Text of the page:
A poem for Blair.

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I wrote this poem for Roz Palethorpe. It is called Keystone.

 

The phlebotomist wanted to know

what I was going to do with the rest of the day.

I said I was going to write about pigeons

 

Not the Wellington ones

which always made me feel

starkly urban, or melancholic

 

But the white-breasted parabolic diver

heavy-winged half-eater

equal opportunity parent

 

Frugivorous whiplash

Hemiphaga Novaeseelandiae

Kererū

 

The phlebotomist wanted to know why pigeons

so I told him about you

and the letter to the editor

 

and Katherine,

who I imagine missed them.

Not a lot of wood pigeons in Paris.

 

My girlfriend grew up in a place called Pigeon Valley

Some Māori say they represent the presence of feminine beauty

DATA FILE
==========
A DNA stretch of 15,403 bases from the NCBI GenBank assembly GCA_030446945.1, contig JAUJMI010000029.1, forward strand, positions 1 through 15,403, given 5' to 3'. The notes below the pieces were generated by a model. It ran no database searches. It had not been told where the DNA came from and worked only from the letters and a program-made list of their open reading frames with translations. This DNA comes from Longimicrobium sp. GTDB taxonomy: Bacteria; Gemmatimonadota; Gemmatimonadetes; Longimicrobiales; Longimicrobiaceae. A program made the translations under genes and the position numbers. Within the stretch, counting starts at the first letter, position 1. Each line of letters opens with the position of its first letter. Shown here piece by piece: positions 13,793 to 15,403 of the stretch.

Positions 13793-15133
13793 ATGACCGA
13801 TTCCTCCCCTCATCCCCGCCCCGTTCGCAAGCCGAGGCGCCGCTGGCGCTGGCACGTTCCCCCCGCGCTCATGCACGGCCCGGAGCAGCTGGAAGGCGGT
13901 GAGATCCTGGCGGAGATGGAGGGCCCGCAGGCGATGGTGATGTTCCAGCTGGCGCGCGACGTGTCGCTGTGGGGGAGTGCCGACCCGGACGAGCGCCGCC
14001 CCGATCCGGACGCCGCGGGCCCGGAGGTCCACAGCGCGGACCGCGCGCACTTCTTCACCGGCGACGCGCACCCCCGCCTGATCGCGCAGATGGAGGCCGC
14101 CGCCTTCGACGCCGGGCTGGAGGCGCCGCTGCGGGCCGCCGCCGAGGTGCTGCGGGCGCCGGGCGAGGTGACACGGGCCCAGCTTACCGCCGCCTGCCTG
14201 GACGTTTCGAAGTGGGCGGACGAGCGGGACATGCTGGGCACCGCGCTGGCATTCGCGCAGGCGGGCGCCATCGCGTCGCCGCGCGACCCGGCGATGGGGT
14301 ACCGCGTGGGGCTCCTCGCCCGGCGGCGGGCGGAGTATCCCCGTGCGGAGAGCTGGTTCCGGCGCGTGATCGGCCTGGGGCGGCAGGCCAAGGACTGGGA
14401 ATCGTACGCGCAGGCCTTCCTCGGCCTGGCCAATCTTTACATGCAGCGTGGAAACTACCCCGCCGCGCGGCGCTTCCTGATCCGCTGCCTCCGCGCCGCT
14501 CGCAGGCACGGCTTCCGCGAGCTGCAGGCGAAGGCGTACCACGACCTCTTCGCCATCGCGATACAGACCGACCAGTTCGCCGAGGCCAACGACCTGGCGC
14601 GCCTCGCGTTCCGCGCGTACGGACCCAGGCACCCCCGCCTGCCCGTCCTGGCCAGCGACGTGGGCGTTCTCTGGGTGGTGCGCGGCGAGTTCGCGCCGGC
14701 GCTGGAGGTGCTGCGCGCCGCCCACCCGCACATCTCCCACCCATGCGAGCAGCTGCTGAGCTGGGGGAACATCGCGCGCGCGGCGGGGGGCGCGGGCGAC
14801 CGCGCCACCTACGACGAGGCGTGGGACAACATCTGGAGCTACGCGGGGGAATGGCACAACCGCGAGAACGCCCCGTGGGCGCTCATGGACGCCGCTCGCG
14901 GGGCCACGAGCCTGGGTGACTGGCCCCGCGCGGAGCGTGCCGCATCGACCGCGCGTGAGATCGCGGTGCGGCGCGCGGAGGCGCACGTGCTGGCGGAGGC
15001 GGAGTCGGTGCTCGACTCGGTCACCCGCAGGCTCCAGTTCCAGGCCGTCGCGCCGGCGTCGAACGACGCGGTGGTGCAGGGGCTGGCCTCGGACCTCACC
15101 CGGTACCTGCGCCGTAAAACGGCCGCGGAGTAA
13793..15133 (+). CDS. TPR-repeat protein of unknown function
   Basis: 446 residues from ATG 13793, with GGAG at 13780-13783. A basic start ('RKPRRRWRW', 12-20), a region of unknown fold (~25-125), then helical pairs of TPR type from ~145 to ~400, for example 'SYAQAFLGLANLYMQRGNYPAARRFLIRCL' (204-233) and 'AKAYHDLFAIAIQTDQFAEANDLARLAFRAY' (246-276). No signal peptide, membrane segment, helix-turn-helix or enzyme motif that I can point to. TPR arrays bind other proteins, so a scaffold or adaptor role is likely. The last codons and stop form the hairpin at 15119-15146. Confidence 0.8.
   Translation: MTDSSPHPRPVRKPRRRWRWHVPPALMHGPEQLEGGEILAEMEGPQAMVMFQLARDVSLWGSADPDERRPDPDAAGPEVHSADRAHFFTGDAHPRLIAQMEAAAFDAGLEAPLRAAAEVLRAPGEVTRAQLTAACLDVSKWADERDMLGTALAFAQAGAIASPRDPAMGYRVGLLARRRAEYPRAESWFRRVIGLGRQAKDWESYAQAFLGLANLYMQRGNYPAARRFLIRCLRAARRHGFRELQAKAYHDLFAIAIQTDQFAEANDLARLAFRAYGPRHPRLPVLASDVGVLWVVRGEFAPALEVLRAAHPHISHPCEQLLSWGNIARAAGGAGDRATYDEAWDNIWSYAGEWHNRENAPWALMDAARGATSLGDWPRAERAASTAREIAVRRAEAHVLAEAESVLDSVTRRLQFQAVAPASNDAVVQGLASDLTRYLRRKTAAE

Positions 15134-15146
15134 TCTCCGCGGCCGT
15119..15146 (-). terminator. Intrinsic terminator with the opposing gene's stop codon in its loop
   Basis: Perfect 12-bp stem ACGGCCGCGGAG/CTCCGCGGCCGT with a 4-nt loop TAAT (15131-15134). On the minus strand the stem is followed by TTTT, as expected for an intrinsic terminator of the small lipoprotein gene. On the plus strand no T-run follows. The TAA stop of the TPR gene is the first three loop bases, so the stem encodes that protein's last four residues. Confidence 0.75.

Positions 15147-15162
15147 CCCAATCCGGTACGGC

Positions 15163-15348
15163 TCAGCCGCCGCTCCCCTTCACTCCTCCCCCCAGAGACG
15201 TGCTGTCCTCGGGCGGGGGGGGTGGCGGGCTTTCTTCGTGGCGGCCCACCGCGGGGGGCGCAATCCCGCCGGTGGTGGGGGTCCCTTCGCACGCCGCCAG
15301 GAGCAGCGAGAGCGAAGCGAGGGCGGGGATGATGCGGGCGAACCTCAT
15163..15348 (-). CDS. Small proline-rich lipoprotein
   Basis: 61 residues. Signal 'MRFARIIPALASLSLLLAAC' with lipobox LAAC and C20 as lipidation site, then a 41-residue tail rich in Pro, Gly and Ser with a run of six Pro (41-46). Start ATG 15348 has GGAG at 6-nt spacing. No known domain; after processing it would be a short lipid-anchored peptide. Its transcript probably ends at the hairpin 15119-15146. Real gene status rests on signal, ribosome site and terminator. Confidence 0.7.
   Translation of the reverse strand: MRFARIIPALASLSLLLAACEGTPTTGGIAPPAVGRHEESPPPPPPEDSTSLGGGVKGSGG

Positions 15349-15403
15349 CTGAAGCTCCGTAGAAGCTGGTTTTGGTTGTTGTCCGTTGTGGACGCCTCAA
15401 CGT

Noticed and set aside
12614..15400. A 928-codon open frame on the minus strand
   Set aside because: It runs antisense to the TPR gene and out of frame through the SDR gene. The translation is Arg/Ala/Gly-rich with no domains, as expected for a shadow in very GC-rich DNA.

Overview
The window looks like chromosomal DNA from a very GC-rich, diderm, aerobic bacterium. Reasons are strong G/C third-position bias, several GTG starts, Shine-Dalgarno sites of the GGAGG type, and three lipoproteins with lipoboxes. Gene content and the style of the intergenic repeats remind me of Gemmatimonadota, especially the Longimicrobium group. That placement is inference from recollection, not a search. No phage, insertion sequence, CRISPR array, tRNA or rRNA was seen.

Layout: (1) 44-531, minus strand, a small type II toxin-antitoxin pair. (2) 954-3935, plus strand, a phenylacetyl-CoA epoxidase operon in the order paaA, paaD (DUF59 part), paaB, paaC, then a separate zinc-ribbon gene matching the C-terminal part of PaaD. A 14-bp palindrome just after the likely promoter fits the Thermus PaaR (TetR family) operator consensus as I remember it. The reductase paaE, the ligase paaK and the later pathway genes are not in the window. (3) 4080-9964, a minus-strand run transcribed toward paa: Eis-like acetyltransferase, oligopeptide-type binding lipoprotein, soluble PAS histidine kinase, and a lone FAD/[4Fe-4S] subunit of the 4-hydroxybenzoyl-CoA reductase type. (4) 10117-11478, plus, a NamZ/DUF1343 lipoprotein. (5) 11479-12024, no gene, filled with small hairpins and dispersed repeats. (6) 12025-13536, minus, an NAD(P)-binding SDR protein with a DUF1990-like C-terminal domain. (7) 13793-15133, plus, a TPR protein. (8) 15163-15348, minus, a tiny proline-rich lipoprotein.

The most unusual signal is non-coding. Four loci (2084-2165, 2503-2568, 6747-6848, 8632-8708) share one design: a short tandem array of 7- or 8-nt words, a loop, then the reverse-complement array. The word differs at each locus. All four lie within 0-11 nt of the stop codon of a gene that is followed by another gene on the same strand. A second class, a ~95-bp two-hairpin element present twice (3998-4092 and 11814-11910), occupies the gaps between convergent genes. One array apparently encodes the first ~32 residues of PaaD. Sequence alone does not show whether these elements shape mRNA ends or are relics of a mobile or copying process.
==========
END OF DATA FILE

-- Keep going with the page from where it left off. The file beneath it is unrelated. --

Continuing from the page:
which I tell her so I can watch her blush

 

I tell the phlebotomist that the wood pigeon

is a keystone species

because no one else does what they do

 

Imagine that, I say

as he draws my name on the labelled vials

and frees my arm

 

Imagine being that significant,

that special, a vital

spoke in the system

 

Yeah, imagine that says the phlebotomist

as I hop to unsteady feet

and point myself towards the sunlight

 

in which I will sit

and Google the bloodline of the Kererū

so I can write this for you.

 

 
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